A new study finds that large-scale farming projects can erode the
Earth’s surface at rates comparable to those of the world’s largest
rivers and glaciers.
Published online in the journal Nature Geoscience, the research offers
stark evidence of how humans are reshaping the planet. It also finds
that – contrary to previous scholarship – rivers are as powerful as
glaciers at eroding landscapes.
“Our initial goal was to investigate the scientific claim that rivers
are less erosive than glaciers,” says Michele Koppes, a professor of
geography at the University of British Columbia (UBC) and lead author of
“But while exploring that, we found that many of the areas currently
experiencing the highest rates of erosion are being caused by climate
change and human activity such as modern agriculture,” says Koppes, who
conducted the study with David Montgomery of the University of
In some cases, the researchers found large-scale farming eroded lowland
agricultural fields at rates comparable to glaciers and rivers in the
most tectonically active mountain belts.
“This study shows that humans are playing a significant role in speeding
erosion in low lying areas,” says Koppes. “These low-altitude areas do
not have the same rate of tectonic uplift, so the land is being denuded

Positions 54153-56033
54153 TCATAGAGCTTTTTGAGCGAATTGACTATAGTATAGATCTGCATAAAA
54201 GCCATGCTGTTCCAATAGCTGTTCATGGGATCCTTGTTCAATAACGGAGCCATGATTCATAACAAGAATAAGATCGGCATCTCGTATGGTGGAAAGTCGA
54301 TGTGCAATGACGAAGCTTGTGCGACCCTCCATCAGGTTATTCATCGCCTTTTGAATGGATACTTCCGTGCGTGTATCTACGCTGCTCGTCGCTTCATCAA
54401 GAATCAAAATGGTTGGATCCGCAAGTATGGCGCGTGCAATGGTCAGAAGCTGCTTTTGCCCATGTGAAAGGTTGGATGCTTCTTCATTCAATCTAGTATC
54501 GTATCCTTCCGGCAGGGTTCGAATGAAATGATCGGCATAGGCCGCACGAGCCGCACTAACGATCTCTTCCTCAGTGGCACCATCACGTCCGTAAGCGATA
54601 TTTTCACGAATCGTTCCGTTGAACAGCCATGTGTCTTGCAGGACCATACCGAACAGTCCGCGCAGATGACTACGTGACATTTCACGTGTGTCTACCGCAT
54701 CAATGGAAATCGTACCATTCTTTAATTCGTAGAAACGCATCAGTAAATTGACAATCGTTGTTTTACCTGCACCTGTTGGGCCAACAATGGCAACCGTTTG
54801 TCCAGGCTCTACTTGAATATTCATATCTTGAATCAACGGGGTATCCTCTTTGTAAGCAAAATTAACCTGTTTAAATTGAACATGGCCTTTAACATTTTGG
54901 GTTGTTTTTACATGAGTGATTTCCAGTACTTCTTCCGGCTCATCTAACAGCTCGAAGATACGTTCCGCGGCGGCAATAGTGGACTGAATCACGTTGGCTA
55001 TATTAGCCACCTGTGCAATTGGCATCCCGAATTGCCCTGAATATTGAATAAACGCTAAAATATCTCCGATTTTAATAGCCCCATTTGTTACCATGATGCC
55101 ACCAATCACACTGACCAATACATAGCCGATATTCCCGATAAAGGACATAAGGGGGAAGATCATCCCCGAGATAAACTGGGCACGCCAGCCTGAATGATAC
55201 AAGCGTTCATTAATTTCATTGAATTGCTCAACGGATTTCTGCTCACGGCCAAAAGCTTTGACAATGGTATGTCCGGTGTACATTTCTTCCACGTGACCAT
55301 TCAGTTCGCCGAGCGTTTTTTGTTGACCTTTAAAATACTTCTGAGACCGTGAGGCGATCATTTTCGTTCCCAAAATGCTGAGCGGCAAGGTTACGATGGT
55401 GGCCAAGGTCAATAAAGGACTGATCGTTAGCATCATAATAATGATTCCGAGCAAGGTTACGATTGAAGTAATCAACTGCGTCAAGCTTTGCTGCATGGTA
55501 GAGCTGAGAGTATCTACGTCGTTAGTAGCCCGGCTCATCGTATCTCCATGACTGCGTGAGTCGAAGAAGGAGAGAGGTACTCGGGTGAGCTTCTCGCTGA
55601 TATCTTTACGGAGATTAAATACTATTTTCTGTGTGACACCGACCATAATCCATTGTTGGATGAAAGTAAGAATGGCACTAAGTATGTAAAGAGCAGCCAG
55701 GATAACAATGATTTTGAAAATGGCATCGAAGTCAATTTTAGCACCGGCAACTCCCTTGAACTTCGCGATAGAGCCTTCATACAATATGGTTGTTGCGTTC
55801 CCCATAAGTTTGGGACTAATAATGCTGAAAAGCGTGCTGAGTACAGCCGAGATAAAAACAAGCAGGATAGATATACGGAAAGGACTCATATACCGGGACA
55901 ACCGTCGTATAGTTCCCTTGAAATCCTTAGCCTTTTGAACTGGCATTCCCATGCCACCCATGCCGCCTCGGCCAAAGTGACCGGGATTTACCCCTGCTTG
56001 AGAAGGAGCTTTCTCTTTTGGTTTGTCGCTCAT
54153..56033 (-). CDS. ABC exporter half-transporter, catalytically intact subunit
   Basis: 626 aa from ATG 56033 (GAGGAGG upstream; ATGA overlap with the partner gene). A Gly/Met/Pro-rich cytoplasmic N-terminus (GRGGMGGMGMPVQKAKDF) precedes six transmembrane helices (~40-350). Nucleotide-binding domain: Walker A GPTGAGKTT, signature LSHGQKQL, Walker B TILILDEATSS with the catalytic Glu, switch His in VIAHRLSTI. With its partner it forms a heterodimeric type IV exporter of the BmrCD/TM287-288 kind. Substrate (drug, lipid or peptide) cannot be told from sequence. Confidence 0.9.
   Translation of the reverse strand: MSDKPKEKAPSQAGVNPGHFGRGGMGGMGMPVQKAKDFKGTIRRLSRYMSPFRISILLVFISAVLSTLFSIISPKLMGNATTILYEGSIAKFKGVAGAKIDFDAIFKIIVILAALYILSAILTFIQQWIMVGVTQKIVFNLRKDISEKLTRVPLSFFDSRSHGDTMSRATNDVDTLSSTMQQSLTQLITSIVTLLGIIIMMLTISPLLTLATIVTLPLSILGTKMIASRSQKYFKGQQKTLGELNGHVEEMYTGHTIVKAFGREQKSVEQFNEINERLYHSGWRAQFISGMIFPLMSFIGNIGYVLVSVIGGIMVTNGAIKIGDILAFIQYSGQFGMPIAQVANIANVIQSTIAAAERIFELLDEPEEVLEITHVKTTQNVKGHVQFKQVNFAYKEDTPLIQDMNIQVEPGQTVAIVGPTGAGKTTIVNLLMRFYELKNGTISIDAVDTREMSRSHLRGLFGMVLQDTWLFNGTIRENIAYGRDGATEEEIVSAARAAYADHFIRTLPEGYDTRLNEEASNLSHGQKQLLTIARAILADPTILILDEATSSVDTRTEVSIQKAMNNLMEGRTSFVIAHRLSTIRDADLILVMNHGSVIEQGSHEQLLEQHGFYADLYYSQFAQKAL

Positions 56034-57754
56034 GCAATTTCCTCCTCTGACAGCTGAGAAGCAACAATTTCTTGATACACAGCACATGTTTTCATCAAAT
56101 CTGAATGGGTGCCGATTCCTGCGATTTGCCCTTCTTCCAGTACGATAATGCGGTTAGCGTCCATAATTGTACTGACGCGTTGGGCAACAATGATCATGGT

at an unsustainable rate.”
Koppes says other significant causes of low-altitude erosion include
glacier melting caused by climate change and volcanic eruptions.
The highest erosion rates have typically been seen at high altitudes
where tectonic forces pit rising rock against rivers and glaciers, says
Koppes, who with Montgomery created with an updated database of erosion
rates for more than 900 rivers and glaciers worldwide, documented over
the past decade with new geologic measuring techniques.
Contrary to previous scholarship, they found that rivers and glaciers in
active mountain ranges are both capable of eroding landscapes by more
than one centimetre per year. Studies had previously indicated that
glaciers could erode landscapes as much as 10 times faster than rivers,
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